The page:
Friday, March 22, 2013


We had about six churches in our little town.   The Methodist was a slender, straight church tapering to a steeple-bell, with the sanctuary jutting out from the T-arms of the other rooms at the back---quiet and scented of Johnson’s wax and lingers of perfume and something like an old man's wallet and the crackle of Cokesbury pages. That picturesque church was cramped on a lot inside the squares of sidewalk-all-round, but taken through a long-distance lens, it could have graced any green sway of hills in England.
I can still remember the Calligraphy-lettered names-in-black at the bottom of each of the twelve tall Gothic windows with their stained-glass radiances of crowns and shepherds gilding our cheeks and hair during eleven o'clock church. My young eyes had traced the shapes of those honored-in-glass names hundreds of times a year as the quiet annual succession of ministers (Methodists send;
Baptists invite) droned from that straight-from-IKEA blonde pulpit behind its matching In Remembrance Of Me table.  
  Tiny black classic fans up high between the windows moved in a synchronous dance of black filigree all the Sundays I was a member, in those ancient days before A/C, and even after, to "help it along" when the place was filled for funerals or convocations.
Even church suppers at the Methodist were quiet affairs---families came respectfully up the back steps and into the door of the big room used for suppers and the before-Sunday School assembly and wedding receptions, the Daddies lifting their hats from just-slicked after-work hair, and the Mamas bearing casseroles and platters with the whisper of  waxed paper over the ham and the rolls and Apricot Nectar Cakes.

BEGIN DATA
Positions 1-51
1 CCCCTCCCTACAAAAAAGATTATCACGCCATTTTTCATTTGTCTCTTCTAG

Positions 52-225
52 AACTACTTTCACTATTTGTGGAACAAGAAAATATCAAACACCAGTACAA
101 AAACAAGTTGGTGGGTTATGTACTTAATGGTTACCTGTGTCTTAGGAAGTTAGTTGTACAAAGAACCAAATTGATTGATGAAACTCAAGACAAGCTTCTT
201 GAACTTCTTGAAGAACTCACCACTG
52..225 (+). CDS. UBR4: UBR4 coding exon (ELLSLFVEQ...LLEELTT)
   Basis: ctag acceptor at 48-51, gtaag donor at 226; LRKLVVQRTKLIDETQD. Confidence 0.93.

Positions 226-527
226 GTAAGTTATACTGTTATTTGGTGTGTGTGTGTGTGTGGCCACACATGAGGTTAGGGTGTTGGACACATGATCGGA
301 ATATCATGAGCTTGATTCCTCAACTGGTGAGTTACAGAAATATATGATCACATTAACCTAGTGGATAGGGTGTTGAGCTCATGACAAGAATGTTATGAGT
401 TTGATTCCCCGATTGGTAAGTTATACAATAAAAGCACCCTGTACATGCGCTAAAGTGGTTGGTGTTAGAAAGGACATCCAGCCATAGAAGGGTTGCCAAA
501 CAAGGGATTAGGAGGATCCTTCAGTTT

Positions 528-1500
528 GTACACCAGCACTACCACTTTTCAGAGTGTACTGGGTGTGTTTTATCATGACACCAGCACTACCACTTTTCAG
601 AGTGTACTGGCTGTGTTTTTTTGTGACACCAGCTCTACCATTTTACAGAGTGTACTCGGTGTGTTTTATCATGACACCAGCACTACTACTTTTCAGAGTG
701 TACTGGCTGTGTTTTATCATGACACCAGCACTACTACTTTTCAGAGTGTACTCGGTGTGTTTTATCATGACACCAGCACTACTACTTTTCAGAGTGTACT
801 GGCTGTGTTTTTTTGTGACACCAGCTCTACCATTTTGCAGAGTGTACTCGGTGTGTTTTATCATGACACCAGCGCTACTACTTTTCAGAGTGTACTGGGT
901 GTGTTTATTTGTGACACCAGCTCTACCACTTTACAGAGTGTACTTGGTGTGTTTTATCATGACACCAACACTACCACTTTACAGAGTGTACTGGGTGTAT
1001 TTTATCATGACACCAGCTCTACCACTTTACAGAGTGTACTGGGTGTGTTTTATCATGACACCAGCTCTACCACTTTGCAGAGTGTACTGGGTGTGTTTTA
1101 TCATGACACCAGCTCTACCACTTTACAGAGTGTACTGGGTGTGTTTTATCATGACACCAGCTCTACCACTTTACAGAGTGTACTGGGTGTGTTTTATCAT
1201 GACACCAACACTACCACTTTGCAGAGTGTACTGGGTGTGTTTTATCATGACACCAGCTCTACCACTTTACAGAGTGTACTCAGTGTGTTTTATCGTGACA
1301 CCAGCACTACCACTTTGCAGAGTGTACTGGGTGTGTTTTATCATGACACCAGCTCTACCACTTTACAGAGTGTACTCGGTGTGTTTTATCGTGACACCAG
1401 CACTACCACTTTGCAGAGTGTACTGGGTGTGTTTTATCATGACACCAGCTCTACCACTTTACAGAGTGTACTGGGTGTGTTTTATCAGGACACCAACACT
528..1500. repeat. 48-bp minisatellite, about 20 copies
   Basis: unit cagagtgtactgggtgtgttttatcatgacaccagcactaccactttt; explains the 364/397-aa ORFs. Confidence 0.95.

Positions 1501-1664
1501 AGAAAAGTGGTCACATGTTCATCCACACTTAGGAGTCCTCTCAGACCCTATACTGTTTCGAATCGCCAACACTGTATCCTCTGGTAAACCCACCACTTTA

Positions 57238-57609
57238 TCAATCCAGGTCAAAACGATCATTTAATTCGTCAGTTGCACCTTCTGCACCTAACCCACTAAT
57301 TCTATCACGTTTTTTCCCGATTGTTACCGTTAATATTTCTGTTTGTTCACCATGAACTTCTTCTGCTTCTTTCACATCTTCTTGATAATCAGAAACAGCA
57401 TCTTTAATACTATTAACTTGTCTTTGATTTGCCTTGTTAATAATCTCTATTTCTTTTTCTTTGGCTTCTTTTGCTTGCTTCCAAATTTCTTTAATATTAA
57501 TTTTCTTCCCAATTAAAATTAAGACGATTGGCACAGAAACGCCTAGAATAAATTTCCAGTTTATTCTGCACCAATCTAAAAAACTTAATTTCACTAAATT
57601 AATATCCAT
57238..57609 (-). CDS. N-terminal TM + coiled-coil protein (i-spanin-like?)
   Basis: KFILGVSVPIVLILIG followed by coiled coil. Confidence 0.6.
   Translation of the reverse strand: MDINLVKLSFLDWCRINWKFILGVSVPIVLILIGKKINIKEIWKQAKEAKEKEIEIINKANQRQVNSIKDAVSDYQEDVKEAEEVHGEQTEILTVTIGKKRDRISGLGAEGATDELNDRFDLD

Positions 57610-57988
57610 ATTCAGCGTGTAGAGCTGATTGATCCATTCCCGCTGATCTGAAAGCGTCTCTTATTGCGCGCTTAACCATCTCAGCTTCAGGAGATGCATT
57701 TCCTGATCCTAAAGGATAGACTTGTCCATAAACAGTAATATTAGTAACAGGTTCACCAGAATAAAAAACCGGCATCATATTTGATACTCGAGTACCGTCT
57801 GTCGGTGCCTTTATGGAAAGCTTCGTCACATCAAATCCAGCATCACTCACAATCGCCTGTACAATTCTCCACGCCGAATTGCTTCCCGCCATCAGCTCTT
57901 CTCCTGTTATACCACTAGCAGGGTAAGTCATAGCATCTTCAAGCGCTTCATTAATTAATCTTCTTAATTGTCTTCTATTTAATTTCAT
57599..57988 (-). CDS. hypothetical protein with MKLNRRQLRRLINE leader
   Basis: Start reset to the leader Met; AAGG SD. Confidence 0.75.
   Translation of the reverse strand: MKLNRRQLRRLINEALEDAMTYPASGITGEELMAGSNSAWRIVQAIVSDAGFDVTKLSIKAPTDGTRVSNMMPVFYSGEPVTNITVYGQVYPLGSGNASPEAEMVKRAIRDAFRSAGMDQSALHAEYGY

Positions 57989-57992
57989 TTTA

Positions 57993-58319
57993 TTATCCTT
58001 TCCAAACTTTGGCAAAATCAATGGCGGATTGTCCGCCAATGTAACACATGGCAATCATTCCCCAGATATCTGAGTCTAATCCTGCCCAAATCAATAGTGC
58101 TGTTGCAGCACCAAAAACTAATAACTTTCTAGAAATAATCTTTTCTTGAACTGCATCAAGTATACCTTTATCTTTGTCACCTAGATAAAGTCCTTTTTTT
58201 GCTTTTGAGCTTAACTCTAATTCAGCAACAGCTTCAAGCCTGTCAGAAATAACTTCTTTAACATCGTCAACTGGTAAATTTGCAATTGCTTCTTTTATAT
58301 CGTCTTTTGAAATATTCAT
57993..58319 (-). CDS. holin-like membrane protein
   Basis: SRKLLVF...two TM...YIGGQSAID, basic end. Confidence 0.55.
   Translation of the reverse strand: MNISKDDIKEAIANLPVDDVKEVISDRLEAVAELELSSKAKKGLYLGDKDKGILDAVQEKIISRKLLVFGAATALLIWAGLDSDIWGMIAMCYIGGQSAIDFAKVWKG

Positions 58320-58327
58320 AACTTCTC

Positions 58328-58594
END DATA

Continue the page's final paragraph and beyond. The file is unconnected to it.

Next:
There was such a quiet presence to those meetings, those activities, even Vacation Bible School---attended by every kid in town, with the Baptists and the Catholics tamping down their energy for the indoor parts. We said the Two Pledges, sang earnest, gentle songs, and then did paper crafts, heard the Story, strung beads and tied yarn and burst like a spillway through the doors for recess and KoolAid.
The Baptist, now---that was a huge pile of bricks, with enormous TARA columns filled with bees, and creaky, thunderous wood plank floors with the sway of pews like ocean waves into the distance. But it was LIVELY, somehow, with wonderful music and a gusto to the singing, with fiery exhortations from the pulpit when the Spirit moved them and the between-Sunday-School-and-Church scarcely-hushed chatter buzzing to a close only AFTER the choir filed in.
Forty conversations sounded like hundreds, echoing off those cavernous spaces and hard wood pews, with more going on as the places filled, and unmuted calls out three-rows-over to a neighbor in greeting.    I loved it---it was full of life and energy, lots and lots of the young folks I knew from school, friends I'd envied for their fun tellings of happenings in church or VBS (which we all also attended---you just went to BOTH every Summer), and the year that we all made bookends by tapping tacks into little tombstone-shaped pieces of wood is memorable---we must have sounded like a woodpecker brawl in there .    There were also youth trips and youth choir which met at five on Sundays, before BTU and evening services.